The purpose of marketing is to help build awareness of a brand, so more customers will buy products and services from it. However, not all marketing is worth the time and money, and some are even detrimental to your cause. Today’s marketing is all about giving consumers what they want, so it’s more about the customer and less about the brand. Unfortunately, a lot of businesses are still abusing online media and it’s causing more harm than good.
You don’t want to use your marketing as a bullhorn to promote your services. Instead, it should be used to add value to the lives of your audience. In return, they will learn to trust your brand and may one day turn into loyal customers.
If you’re getting ready to start up a content marketing campaign, make sure you’re doing it for all the right reasons. The following are some of the worst reasons you can use to substantiate your content marketing plan.
It’s the Trendy Thing to Do
Sure, content marketing is the bees knees for brands who know how to successfully implement it into their strategies. But if you fail to connect all the dots, then you’re going to have a half-baked plan that will fail to launch. Don’t just create content because your competitors are doing it – make sure you have something of value to bring to the table.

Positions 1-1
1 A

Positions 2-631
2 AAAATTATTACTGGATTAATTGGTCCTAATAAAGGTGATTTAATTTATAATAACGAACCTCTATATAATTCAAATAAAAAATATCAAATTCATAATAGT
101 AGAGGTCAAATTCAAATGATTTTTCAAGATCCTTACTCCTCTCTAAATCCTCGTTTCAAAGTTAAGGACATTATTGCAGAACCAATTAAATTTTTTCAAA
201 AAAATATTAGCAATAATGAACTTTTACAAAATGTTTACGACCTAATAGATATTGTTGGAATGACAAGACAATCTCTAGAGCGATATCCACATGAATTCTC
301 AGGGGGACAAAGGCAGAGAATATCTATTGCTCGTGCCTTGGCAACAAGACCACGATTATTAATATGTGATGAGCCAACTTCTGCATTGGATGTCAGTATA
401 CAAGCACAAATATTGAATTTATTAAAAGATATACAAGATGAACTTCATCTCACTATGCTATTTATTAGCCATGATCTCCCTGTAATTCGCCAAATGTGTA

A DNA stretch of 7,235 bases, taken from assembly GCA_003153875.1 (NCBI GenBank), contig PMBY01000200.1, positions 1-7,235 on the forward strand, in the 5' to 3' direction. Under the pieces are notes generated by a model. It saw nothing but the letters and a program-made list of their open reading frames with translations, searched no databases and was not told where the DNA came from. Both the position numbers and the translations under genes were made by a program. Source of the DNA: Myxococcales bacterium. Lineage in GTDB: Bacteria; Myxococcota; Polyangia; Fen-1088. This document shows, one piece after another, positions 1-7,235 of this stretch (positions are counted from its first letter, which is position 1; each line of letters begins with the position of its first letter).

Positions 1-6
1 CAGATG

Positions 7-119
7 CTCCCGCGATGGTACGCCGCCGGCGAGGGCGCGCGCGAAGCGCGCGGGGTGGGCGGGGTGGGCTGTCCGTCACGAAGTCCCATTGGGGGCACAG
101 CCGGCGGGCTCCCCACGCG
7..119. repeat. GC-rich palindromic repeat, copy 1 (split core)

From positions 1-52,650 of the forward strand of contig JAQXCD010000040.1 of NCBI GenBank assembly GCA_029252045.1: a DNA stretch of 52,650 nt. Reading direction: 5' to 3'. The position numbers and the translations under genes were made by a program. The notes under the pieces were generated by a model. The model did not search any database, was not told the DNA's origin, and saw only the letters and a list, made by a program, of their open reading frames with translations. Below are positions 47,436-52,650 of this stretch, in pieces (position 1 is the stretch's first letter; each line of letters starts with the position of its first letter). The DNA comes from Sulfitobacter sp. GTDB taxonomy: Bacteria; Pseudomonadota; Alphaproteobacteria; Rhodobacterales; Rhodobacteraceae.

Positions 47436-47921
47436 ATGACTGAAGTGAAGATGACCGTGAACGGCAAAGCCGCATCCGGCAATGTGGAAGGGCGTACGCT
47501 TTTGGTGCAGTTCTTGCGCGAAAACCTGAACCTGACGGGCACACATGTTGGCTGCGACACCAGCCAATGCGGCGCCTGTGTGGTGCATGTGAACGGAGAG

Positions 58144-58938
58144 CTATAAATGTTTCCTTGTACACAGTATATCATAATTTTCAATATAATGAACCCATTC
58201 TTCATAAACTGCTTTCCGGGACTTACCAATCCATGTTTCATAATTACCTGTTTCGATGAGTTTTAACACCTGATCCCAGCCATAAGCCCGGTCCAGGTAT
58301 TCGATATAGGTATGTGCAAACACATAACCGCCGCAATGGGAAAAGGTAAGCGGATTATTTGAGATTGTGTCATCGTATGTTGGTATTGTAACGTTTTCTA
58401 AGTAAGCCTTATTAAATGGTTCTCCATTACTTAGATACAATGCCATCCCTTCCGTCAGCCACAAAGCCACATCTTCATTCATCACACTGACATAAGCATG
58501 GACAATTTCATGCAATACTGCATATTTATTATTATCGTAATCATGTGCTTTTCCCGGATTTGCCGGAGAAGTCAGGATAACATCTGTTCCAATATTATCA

You Want to Increase Traffic Now
Content marketing isn’t the way to go if you’re looking for a quick solution to your traffic woes. It takes months, and sometimes years, to really see results from your content marketing efforts. This is a long-term investment that can do wonders for your website and brand, but requires commitment and consistency.
— HUGH BENJAMIN (@hughbenjamin) January 14, 2017
You Want to Surpass Competition in the SERPs
While content marketing can definitely help your SEO strategy, it’s not a good reason to start a campaign. You want to ensure your content is going to be high quality, useful and relevant to your audience. Otherwise, ranking high will only draw in the wrong traffic.
You Want to Improve Direct Sales
If you think each piece of content you create is going to boost your sales directly, then you’re sadly mistaken. Your content is pretty much a funnel that directs them down the path to making a purchase. If you’re pushing out sales content, then you can forget about enticing visitors to stay on your site.
Hugh Benjamin is an internet marketing expert that has been in the industry for decades. He’s worked with restaurants, small business owners and e-commerce companies, helping them to boost their reputations and ranks. His services include SEO, content marketing, web design, ORM, business development consulting and more.